"If someone comes within a foot of you without your permission, that's aggressive. If somebody stands in the middle of the road and doesn't let vehicular traffic or pedestrian traffic pass, that's aggressive,GÇ¥ Ginnard said. "Those are the kind of things that we'll take a look at.GÇ¥

And once a call to 9-1-1 has been made, it is crucial for the complainant to remain on scene to talk with the responding officer.

"Without a victim, we can't do a whole lot about it,GÇ¥ Ginnard said.

Madison Werner, one of the homeless individuals recently evicted from Al Borlin Park, approached the council during the meeting to encourage them not to pursue an outright ban against panhandling. She touched on how difficult it is for somebody to find a job once they've become homeless.

"I haven't been able to get a job interview since I've become homeless because people discriminate against it,GÇ¥ Werner said. "When you arrest more people for panhandling all it does is make people want to panhandle more because they have to pay the fines for the court.GÇ¥

Currently, a violation of the city's existing ordinance prohibiting aggressive panhandling is punishable by imprisonment for up to 90 days and/or a fine of up to $1,000.

Werner explained that she and her boyfriend, Terry Zuanich, have a dificult time locating shelters that will accept them because they have a dog. Zuanich addressed the council as well, upset about being evicted from the park and having his belongings discarded.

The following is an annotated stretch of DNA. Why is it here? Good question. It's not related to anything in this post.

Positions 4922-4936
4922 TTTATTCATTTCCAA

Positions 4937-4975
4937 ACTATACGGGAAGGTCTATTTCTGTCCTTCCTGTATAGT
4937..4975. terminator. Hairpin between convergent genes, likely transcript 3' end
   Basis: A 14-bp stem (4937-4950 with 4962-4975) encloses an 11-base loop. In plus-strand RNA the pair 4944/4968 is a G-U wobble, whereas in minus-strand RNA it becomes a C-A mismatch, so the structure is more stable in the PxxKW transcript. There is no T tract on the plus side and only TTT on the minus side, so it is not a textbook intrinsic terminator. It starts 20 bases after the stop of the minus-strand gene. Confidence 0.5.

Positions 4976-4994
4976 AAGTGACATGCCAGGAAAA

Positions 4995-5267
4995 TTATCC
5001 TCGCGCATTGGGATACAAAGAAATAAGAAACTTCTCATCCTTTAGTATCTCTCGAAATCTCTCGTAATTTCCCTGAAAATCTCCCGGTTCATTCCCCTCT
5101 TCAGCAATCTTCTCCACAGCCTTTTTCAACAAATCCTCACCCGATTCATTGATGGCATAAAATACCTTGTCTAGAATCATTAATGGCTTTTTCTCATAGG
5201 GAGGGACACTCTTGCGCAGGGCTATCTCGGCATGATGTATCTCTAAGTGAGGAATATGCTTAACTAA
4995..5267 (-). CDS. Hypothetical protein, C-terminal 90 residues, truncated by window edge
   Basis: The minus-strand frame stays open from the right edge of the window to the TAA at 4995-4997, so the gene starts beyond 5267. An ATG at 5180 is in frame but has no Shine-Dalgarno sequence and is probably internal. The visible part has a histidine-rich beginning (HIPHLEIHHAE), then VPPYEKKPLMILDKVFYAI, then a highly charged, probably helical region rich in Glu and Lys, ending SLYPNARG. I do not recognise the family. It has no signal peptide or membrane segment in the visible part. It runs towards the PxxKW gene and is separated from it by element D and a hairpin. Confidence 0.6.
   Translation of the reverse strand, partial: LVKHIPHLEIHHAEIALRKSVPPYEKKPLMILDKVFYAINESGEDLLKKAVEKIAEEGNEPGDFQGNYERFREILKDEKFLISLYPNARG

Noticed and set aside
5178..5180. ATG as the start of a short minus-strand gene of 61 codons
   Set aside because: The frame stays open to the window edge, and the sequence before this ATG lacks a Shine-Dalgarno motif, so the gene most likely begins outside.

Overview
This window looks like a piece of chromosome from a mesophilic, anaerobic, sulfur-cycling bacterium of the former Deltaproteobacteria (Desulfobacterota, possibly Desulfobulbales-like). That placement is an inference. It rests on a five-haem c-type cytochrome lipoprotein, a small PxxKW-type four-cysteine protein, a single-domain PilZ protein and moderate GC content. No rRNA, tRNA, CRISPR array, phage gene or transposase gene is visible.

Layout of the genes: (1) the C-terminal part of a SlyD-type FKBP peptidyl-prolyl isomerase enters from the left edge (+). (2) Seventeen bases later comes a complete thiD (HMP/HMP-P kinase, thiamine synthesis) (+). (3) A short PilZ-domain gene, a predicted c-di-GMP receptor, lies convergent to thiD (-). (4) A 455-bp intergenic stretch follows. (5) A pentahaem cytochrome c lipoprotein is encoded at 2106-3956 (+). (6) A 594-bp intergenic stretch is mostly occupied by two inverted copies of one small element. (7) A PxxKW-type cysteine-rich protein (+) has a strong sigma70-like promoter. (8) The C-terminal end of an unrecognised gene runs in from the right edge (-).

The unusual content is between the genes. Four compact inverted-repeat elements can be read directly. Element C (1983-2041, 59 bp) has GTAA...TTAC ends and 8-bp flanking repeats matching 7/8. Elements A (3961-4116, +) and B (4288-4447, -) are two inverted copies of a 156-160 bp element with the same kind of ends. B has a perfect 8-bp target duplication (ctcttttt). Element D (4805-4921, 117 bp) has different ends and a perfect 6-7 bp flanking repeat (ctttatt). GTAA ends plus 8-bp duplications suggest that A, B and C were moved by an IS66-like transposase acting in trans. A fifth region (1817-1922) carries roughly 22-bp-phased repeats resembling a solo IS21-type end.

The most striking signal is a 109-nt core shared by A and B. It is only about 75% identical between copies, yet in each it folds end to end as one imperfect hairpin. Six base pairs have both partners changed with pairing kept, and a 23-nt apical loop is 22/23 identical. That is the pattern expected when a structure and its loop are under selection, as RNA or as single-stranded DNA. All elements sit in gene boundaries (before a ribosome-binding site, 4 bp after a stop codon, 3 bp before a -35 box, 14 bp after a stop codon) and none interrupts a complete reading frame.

Werner, 17, has been homeless for a year.

Monroe resident Kristina Jorgensen spoke out against an outright ban against panhandling. No stranger to homelessness, Jorgensen was honored earlier this year at Housing Hope's Community of Hope fundraising dinner. The young mother gave a presentation at the dinner and was acknowledged for turning her life around and overcoming addiction.

"Banning panhandling is not getting to the root cause of why these people are there,GÇ¥ Jorgensen said. "They're homeless, they are suffering, and we need to come together as a community to help them.GÇ¥

Jorgensen spoke of her own experiences and reflected briefly on her past.

"I came from homelessness, and I'm also a drug addict. I have three children, I have panhandled myself for baby formula, for milk, for food,GÇ¥ Jorgensen said. "I also have overcome that, and I think that if we show support to these homeless people in our community, they can overcome it, too.GÇ¥

Representation from service organizations, including Take the Next Step and the Handup Project, were also present during the council meeting. Take the Next Step works with homeless and low-income individuals in numerous ways, including a weekly community dinner, a daily drop-in center and more. The Handup Project works with homeless individuals who are addicted to drugs or alcohol, helping them receive medical care, detoxification services, drug and alcohol treatment and housing.

The Monroe City Council plans on reviewing the existing panhandling code during the July 21 council meeting.-á

To review aggressive panhandling regulations, visit The code can be found in Title 9, chapter 9.35, under Regulation of Solicitation.